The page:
I have enough to be anxious about in my life without being reminded of my high school (okay college too) body insecurities.  The model, obviously not obese, is gasping or screaming in dismay at the scale, and apparently pictures herself as an elephant.  She’s not dismayed by a blood test saying she has high cholesterol.  She’s not worried because she’s short of breath.  She’s not even upset because her old jeans don’t fit.  She’s fixated on the scale.  Her nails are manicured, toes pedicured, eyebrows shaped.  She has highlights.  She’s wearing eyeshadow.  Her clothes are clean.  She exercises.  She’s doing everything “right”, in trying to present a good face to society, but is so obsessed with her weight that she is going to shell out $160 a month on weightloss treatment to appear perfect, because anything less than that is horrifying. 

She’s attractive by conventional standards.  It’s making me conscious of the way I view heavier people, that one of the things that bothers me is that the ad uses a picture of a “normal” sized woman to exemplify someone who needs to lose weight.  But her dysmorphia feeds a social stigma against those bigger than her as well.

This ad is trying to interrupt my commute to get me to spend money on something I don’t need.  It’s trying to make me that anxious. It’s trying to distort the way I look at myself.  It’s trying to erode my self worth.

The Assumptions

I am well aware that this is not the first bit of advertising to take advantage of the fact that a woman is valued socially primarily for her looks.  It’s still worth talking about.  This ad layout reinforces that women of all sizes should be ashamed and afraid of their bodies.  Ashamed to wear that pair of jeans that’s so comfortable because of the muffin-top it creates.  Afraid that if she’s too big, she will be the butt of jokes, excluded from her social circle, and ultimately she will be undeserving of love. This ad layout says that no matter how healthy a woman is, if she doesn’t find the perfect number on the scales, she should consider herself an elephant. That exact message may have been an accident in ad placement, but I wouldn’t be surprised if some editor had seen it, laughed, and said to leave it there.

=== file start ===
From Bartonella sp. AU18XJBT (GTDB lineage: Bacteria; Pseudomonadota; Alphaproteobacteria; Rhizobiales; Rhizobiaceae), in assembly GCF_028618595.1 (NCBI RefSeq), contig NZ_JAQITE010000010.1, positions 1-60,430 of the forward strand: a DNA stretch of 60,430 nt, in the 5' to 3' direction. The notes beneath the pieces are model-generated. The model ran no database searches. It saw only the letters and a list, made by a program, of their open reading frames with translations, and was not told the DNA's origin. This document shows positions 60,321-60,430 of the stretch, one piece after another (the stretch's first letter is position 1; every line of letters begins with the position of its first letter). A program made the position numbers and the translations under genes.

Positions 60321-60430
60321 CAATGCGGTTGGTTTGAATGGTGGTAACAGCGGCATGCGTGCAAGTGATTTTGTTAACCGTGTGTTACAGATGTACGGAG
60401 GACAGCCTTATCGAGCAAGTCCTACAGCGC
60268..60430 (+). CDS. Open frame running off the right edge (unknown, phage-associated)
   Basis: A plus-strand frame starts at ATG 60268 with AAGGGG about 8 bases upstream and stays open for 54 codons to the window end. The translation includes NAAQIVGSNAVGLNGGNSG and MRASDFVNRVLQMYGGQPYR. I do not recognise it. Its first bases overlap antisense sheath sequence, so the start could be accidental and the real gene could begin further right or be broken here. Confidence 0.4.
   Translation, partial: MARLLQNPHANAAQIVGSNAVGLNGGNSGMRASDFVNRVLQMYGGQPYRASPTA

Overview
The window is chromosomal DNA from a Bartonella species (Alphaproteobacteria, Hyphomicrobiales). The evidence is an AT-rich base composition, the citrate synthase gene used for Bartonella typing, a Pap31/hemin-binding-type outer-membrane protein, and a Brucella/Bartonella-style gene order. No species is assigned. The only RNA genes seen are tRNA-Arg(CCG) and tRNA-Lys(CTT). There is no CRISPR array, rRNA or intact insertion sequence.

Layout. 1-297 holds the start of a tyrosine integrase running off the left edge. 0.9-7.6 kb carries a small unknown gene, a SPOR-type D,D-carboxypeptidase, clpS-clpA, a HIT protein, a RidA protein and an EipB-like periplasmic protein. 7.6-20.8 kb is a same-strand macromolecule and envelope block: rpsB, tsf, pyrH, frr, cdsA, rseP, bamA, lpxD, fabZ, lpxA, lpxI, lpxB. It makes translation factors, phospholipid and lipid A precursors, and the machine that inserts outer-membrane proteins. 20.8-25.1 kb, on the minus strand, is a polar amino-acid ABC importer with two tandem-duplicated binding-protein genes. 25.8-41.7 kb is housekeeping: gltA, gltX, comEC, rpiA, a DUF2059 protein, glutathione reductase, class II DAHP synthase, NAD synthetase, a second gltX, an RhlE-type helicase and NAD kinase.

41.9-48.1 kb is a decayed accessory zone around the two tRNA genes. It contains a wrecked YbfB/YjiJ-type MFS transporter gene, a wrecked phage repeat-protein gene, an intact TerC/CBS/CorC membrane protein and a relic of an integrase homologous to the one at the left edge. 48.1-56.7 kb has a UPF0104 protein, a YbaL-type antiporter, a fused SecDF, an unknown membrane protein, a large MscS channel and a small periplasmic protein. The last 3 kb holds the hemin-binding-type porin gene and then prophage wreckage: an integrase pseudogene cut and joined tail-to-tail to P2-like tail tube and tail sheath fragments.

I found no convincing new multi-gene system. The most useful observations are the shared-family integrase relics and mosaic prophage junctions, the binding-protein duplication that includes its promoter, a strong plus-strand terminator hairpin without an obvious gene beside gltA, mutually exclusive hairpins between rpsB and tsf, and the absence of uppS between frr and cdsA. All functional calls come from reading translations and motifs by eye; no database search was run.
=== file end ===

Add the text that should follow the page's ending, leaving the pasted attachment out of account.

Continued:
I have no problem with the fact that being slender is held up as being wonderful right now.  It’s been observed scientifically that “in cultures with scarce resources, heavier women are preferred, whereas in cultures with abundant resources, thinner women are preferred.”  The problem comes when society crams the message “thin is in” into every part of a woman’s identity.  When an intelligent, brave, caring woman (read: close friend of mine) is brainwashed by a society that creates ads like this one to believe that she occupies too much space in the world–both physically and with her opinions–to the point of being unable to eat enough food to have the minimal physical energy to stand, you know that something’s wrong with this picture.  Let’s not ignore this one.

Bonus image: on the same page, right next to the elephant, is a section of “today in history…”

todayinhistory

(“1971: Women in Switzerland gain the right to vote through a national referendum. 1983: Elizabeth H. Dole is sworn in as the first female secretary of transportation by the first woman to sit on the Supreme Court, Sandra Day O’Connor. 1984: Space shuttle Challenger astronauts Bruce McCandless II and Robert L. Stewart go on a nearly six-hour untethered space walk.”)

*I must admit, I was pleased to see that the weight loss they promise is on the high end of reasonable–if you’re sensible about it and have no other underlying medical problems, healthy and sustainable weight loss can be up to 2-3lbs a week.  Realizing I know that figure off the top of my head?  Not so pleasant.
**There are many opinions on set point theory.